Just before midnight, the rent-a-cops have finally managed to herd most of the unruly teenagers and their unrulier drunk parents out of the fairgrounds. The rides are silent, like spray-painted corpses. Before Jenny can continue on to a metaphor about grease bleeding from the creaking limbs of the rides in rigor mortis, she hears shuffling from inside the Kastle.

“Sam?” A pause. “Bill?”

Nobody replies. So it’s either a marauding raccoon or some asshat trying to stay inside the fairgrounds after closing, probably to go down the Super Slide for free a hundred times. (Which, to be fair, Jenny can’t exactly judge someone for. She considers that one of the perks of her illustrious position as a ride operator.)

She grabs the silver Maglite from her backpack and creeps into the dark fun house.

“Hey, I’ve got a laser… shooter thing. Electrical thing, from Cops. Stun gun. Whatever,” she says as she starts climbing down into the dungeon. “Pew pew, all that jazz. Get the hell out of my castle so I can go home.”

Jenny doesn’t have any sort of typical weaponry, but she has the Maglite. It’s a flashlight and a blunt weapon all at once. It was the first gift her mom gave her after she reached the nebulous age of Young Womanhood.

“Keep it in your car,” her mom had said. “You know what for.”

Jenny had hefted the long, heavy flashlight and admired it, saying, “I get the picture. But I might have to work up to something this size.”

Her mom had just given her a darling, clueless expression. This was about a year before her mom finally accepted that Jenny knew where her vagina was and intended to never involve any penises in her vagina’s extracurricular activities.

The flashlight’s narrow beam makes all the airbrushed manacles and cobwebs and bats on the walls legitimately creepy. Creepy enough that when Jenny bumps into another person, she full on screams and drops the light.

“God. Shit,” she says, doing wild karate moves with one hand, as she palms at the gross floor with the other to try to pick up the light. “I’ll kill you!”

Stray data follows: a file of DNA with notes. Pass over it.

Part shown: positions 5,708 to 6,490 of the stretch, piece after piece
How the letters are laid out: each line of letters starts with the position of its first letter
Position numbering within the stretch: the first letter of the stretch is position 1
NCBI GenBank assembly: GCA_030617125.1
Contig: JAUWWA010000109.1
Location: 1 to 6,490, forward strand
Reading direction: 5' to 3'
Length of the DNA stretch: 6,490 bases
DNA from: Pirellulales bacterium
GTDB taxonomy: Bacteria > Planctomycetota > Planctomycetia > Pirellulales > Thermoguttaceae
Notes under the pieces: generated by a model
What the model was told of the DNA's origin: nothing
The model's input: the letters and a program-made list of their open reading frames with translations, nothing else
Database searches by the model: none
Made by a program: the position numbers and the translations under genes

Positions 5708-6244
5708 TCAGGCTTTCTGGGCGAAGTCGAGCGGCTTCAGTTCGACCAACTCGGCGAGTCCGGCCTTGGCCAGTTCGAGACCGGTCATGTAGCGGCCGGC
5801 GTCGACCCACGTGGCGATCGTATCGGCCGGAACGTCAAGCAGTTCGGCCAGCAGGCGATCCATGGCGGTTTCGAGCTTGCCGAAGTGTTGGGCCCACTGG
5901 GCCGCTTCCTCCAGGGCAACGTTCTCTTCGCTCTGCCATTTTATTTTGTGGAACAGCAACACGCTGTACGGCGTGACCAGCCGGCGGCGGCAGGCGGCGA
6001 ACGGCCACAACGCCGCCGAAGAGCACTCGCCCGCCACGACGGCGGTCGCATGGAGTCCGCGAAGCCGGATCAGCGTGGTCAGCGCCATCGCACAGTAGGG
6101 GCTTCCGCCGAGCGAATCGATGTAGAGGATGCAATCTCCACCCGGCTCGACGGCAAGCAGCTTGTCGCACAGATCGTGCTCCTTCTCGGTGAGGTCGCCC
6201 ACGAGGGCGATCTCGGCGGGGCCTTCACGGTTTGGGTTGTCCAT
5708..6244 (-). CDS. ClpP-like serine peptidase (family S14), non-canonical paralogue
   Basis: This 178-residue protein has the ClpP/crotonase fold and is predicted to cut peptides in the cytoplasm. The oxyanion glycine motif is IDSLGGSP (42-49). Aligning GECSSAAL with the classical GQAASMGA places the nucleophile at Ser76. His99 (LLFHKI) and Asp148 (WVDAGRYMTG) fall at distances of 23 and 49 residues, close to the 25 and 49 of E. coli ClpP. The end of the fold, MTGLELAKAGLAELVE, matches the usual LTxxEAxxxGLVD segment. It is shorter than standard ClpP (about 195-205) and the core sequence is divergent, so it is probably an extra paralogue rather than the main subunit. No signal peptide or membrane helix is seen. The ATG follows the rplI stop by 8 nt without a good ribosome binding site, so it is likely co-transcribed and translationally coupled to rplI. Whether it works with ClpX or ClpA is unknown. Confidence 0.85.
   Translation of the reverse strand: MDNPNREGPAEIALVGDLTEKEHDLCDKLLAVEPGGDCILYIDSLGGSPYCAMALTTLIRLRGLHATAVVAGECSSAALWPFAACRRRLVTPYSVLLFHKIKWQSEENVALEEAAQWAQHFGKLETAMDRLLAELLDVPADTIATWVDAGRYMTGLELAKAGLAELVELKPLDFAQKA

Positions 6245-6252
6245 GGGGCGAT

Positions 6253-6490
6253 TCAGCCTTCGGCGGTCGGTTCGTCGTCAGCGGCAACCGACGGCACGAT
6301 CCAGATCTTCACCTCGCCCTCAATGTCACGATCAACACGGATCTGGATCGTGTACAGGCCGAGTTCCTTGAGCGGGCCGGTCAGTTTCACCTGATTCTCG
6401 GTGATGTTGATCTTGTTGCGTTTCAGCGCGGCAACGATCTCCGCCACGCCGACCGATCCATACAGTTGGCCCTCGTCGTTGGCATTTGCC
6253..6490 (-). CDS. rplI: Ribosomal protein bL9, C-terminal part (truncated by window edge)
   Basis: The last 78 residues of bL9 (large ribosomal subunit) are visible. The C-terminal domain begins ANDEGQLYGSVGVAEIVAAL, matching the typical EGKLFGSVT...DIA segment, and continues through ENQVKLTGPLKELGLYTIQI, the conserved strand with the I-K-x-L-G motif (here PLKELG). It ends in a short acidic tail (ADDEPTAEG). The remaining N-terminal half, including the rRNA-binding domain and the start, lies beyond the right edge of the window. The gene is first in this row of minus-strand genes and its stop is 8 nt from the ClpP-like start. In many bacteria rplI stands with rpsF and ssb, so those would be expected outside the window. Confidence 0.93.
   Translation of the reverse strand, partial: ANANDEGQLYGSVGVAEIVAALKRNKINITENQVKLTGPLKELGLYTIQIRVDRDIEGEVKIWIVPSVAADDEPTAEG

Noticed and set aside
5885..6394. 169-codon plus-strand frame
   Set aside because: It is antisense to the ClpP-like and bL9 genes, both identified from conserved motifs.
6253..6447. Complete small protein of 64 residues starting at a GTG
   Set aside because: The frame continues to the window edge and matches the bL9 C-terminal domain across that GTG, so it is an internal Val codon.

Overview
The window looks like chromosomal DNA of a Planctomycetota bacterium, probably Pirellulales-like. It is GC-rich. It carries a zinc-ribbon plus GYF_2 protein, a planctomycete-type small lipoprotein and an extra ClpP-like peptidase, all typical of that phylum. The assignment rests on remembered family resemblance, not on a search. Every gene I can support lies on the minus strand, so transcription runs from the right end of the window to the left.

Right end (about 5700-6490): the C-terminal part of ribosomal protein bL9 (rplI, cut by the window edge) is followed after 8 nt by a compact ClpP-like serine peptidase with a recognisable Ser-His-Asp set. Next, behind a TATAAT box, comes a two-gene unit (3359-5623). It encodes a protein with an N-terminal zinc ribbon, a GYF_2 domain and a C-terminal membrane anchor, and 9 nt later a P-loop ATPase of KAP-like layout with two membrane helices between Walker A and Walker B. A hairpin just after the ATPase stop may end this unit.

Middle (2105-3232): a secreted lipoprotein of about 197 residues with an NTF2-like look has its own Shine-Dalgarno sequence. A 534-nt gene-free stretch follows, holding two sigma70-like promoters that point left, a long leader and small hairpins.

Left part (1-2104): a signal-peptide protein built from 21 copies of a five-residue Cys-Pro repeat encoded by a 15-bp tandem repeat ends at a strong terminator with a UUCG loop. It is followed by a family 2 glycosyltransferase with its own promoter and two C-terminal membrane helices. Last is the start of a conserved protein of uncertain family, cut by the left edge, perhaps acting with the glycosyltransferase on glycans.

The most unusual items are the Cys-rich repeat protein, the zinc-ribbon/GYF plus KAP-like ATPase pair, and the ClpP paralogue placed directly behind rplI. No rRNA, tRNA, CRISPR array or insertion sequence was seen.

“Sir Knight?” the other person asks.

Jenny’s fingers close around the flashlight. She scuffles back and aims it at the intruder’s face. “Freeze!”

The intruder is a girl. She shields her eyes with her arm. “Please, don’t use your magic on me. I cannot bear to be imprisoned again.”

Jenny immediately runs through a short laundry list of the types of hallucinogenic drugs her idiotic coworkers offer her. Probably any number of them could cause confusion about magic and knights and distract one from exiting the goddamned fair properly. But this girl doesn’t seem to fit the fair-rat druggy profile. For one thing:

“Why are you wearing a dress?” Jenny asks, lowering the beam all the way to the floor, where the girl’s pale, poofy dress skims the dust and sticky pools of spilled soda on the grated aluminum.

The girl takes a deep, loud breath. “You may threaten me with your magic, but I will not remove my clothing!  I thought you were a knight, not a… not a fiend.”

“Oh crap, an actor,” Jenny says, scowling at the girl’s over the top English accent. “Come on, go find your friends. The fair is closed. Drugs are bad, mmkay?”